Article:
Different flavors are really the only reason I’m interested in processing. Different processing methods affect coffee in wild ways. There are 3 main processing methods, so I made a visual that should help.
Machines are frequently used to squish the cherry against a screen until the seed is forced through. The fruit is fully cleaned off the seed and the coffee is dried. The washed process is the fastest processing method and creates a lot of clarity in the finished coffee. The main drawback of washed processing is that it uses the most water of all the processing methods.
Flavor Effect: Clean mouthfeel and bright crisp flavors are what you get from washed coffees. The flavors tend to be more easy to distinguish, like the difference between a Granny Smith apple, an orange, or a peach.
Generally this starts out looking like a washed process, and then halfway through fruit removal, it shifts into being a natural process. There is a lot of fruit left on the seed, and the coffee is laid out on drying beds to dry with the fruit jelly all over it. It looks like honey, and in Costa Rica a common processing method is “Honey Process.” This is a slightly longer version of the standard pulped natural.
Flavor Effect: Nutty, syrupy or creamy body, citrus fruit, some chocolatey and fruity flavors. Honey process has these flavors with more of a stewed fruit heaviness with caramel or burnt sugar sweetness.
This process is so fascinating to me because it's so simple and yet difficult. It is the careful process of taking a cherry, making a cherry raisin, taking the seed out, and then you’re in flavortown.
Flavor Effect: Heavy, usually intense fruitiness, sometimes a winey or boozy fruit flavor, can be strong on nuttiness or chocolate, with a dense syrupy mouthfeel. A lot of Ethiopian coffees are naturally processed, and they are a category of their own: generally they are sweet and intensely berry, smooth and clean.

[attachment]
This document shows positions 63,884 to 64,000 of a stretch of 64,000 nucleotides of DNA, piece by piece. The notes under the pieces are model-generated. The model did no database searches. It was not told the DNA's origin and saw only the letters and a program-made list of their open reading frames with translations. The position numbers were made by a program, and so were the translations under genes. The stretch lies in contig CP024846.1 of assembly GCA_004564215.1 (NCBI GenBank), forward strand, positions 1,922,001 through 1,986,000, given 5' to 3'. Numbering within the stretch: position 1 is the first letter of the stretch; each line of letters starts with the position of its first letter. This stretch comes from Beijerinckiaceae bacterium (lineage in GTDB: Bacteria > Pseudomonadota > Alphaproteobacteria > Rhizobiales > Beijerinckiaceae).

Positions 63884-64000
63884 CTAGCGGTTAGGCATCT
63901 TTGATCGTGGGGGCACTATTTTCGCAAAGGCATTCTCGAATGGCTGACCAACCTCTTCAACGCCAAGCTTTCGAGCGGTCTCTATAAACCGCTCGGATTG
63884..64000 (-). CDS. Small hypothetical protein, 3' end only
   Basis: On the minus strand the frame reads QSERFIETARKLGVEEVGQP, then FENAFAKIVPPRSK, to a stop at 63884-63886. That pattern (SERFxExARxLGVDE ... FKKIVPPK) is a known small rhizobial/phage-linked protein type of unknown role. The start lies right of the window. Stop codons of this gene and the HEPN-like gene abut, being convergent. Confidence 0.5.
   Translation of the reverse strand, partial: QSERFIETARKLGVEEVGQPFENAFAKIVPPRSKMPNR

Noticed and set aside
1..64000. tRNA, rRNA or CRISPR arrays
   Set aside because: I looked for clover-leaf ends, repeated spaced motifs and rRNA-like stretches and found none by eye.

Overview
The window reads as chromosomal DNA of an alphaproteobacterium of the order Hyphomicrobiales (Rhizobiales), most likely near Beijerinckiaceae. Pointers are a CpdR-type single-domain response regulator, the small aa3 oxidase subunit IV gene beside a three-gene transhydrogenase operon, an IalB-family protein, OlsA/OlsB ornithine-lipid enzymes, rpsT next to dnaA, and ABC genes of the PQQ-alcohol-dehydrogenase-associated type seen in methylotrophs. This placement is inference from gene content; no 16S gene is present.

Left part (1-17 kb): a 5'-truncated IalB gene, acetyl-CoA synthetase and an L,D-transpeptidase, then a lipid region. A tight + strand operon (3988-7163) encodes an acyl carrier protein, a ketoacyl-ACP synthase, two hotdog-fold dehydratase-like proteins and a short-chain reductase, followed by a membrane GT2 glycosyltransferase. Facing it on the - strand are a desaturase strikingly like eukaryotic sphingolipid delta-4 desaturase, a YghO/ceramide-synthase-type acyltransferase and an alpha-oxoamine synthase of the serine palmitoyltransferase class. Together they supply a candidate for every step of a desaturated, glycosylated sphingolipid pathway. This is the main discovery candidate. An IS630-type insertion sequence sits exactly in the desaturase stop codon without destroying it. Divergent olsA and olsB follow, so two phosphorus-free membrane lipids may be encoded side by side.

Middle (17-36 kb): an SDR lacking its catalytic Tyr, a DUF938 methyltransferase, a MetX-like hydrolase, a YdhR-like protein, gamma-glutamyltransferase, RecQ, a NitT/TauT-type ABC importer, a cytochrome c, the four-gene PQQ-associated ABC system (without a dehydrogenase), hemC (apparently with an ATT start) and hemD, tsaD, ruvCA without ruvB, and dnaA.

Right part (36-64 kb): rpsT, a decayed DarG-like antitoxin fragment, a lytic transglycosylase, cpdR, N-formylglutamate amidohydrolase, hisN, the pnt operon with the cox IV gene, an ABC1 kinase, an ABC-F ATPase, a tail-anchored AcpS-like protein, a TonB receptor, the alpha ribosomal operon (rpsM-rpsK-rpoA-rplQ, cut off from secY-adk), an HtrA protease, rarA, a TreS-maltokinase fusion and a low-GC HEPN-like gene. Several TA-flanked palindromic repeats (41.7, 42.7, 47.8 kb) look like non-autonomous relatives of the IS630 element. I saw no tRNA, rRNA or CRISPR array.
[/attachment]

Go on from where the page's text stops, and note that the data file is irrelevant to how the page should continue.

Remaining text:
Honey process before drying
Honey after it's dried
Natural being dried
Washed being dried
There you have it! That's processing in a nutshell. There are more methods, but they are basically nuances that have grown out of these three base methods. We will get into some of these nuances soon (we may or may not have coffees of nuanced processing coming soon).
I’m betting that most of you are most excited by the pulped natural and natural methods. The cool thing is the flavor effects I listed are simply the things added by processing--that doesn't even account for the flavor already in the coffee! These combinations are what make coffee so exciting. It's also the reason that most of you are such fans of a certain seasonal coffee blend we sell between November and February… Milk & Cookies!! Milk and Cookies is a combination of two naturally processed coffees, one from Ethiopia and one from Brazil. I put a little extra pizzaz on the roast and the result is a wonderfully sweet, gooey fudge, creamy caramel, mulled spice flavor bonanza.
Who’s extra excited about Milk & Cookies now that you know where the good good comes from?!
~Coffee is amazing~
Levi Hartsfield // Roaster & Co-Founder
Photos from cafeimports.com